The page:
Language Technologies

 

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Please note that the project factsheets will no longer be updated.  All information relevant to the project can be found on the CORDIS factsheet .  This is updated on a regular basis with public deliverables, etc.

CASMACAT - Cognitive Analysis and Statistical Methods for Advanced Computer Aided Translation

287576 - STREP

casmacat-logo.jpg

At a glance

FP7-ICT-2011-7 - Language technologies

European integration and globalisation beyond it increases cross-border commercial, cultural, and political interaction. However, while the significance of political borders diminishes, the risk remains that the world will stays fractured by linguistic boundaries. The need to address each individual in a language that she speaks, and ideally in her native language, requires a huge amount of translation work.

Challenge

While there have been significant improvements to machine translation technology, the vast majority of this work is targeted towards bulk translation that is good enough or fit for use . A user on the Internet is satisfied with a rough translation, if it fills her information need. Opposed to that is the demand for high quality translations by the marketplace: the translation of reports and announcements of multi-national organizations, marketing material and product descriptions of commercial companies, and many other localization needs. Such high quality translations are still almost exclusively provided by human translators.

Productivity of human translators can be increased with computer aided translation (CAT) tools: translation memories are standard in the translation industry, but post-editing machine translation output is only slowly becoming an increasingly used practice. The current integration of machine translation technology into human translators’ work processes is often done overly simplistic, breaks their work practices, and it is widely resisted.

Goal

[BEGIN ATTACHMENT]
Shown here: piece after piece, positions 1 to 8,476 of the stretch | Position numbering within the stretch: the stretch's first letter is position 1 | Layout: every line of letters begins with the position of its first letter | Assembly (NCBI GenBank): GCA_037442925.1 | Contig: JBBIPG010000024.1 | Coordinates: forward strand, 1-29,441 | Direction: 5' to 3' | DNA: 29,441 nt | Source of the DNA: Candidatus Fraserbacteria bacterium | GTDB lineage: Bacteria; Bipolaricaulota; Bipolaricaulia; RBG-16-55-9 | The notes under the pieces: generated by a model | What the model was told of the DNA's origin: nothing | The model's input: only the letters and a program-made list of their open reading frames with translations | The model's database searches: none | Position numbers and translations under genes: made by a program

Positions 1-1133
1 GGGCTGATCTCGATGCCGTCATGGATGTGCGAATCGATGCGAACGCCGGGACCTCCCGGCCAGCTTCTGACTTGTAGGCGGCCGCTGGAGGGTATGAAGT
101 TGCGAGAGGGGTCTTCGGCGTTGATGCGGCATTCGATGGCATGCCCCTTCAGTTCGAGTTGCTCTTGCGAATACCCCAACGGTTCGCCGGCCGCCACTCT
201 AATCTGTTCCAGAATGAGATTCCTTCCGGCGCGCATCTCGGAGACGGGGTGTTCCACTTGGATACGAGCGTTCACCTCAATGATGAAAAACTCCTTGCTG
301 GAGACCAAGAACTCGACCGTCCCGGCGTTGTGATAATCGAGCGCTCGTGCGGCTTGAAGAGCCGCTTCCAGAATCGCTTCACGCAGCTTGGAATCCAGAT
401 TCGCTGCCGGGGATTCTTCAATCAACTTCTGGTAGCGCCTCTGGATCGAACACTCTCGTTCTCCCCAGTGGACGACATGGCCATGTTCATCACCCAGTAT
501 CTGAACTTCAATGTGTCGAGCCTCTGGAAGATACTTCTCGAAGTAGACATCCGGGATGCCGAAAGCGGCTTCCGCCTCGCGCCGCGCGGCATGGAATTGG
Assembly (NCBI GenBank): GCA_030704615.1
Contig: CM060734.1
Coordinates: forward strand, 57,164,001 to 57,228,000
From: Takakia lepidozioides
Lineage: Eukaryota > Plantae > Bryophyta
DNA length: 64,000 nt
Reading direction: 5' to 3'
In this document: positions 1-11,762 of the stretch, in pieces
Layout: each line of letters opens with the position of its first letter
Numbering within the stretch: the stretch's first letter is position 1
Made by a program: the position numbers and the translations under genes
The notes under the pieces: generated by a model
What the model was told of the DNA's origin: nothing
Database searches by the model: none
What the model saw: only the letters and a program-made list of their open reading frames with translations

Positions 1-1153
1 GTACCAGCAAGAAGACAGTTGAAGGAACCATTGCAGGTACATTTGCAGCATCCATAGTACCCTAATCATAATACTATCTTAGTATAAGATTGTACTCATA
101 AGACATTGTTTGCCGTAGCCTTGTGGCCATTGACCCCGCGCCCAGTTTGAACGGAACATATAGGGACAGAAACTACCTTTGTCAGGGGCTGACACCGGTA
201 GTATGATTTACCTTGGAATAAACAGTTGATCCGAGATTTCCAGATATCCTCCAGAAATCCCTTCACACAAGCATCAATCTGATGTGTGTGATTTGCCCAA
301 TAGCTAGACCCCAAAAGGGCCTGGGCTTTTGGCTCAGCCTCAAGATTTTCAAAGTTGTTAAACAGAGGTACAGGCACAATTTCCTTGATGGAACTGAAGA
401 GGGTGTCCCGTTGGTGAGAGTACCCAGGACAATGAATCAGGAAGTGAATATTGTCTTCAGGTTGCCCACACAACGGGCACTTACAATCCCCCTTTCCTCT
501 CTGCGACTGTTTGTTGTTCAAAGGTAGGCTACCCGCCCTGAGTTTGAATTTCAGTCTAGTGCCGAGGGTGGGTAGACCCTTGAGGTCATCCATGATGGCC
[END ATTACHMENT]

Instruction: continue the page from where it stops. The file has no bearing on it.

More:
The project will build the next generation translator’s workbench to improve productivity, quality, and work practices in the translation industry. Based on insights gained in the cognitive studies, novel types of assistance will be developed

Innovation

The CASMACAT project will carry out cognitive studies of actual unaltered translator behaviour based on key logging and eye tracking. The acquired data will aid understanding how interfaces with enriched information are used, help to determine translator types and styles, and to build a cognitive model of the translation process.

Based on insights gained in the cognitive studies, the project will develop novel types of assistance to human translators and integrate them into a new workbench, consisting of an editor, a server, and analysis and visualization tools. The workbench will be designed in a modular fashion and can be combined with existing computer aided translation tools.
 
The project will develop new types of assistance along the following lines:
  • Interactive translation prediction , where the CASMACAT workbench makes suggestions to the human translator how to complete the translation. The project will adapt the existing interactive machine translation paradigm by adding input modalities, especially electronic pens and basing the suggestions on better exploitation of novel statistical machine translation models, such as ones based on syntactic structure.
  • Interactive editing , where the CASMACAT workbench provides additional information about the confidence of its assistance, integrates translation memories, and assists authoring and reviewing.

Adaptive translation models , where the CASMACAT workbench learns from the interaction with the human translator by updating and adapting its models instantly based on the translation choices of the user.

The result

The CASMACAT project, in close collaboration with the MATECAT project, will develop a web-based workbench for translators targeted at the European localisation industry.

The project will demonstrate the workbench’s effectiveness in extensive field tests of real-life practice of a translation agency. In addition, the project will also reach out to the wider language service industry and online volunteer translation platforms. The outcome of the CASMACAT project will be made available as open source software to industry, academia, and to individual end users.

Impact

The proposed project will have impact on both academic research and on the translation industry. The academic impact will derive from the novel approach to building interactive MT systems: the CASMACAT methodology involves studying the behaviour of translators using MT systems, and using the resulting eye-tracking and user-activity data to inform system and user interface design.

CASMACAT’s impact on the translation industry will benefit from the fact that translator productivity and user satisfaction are at the core of the project's objectives. Both aspects are central for industrial users of translation software; if productivity gains can be demonstrated, then current market leaders are likely to incorporate insights from the CASMACAT workbench into their products. However, this also requires user acceptance, i.e., positive attitudes of professional translators towards the workbench.

 

Co-ordinator

Contact Person:

Name: Frederick Max-Lino

Tel: +44 131 650 4442

Fax: +44 131 651 4028

E-mail: Frederick.Max-Lino@ed.ac.uk

Organisation: University of Edinburgh

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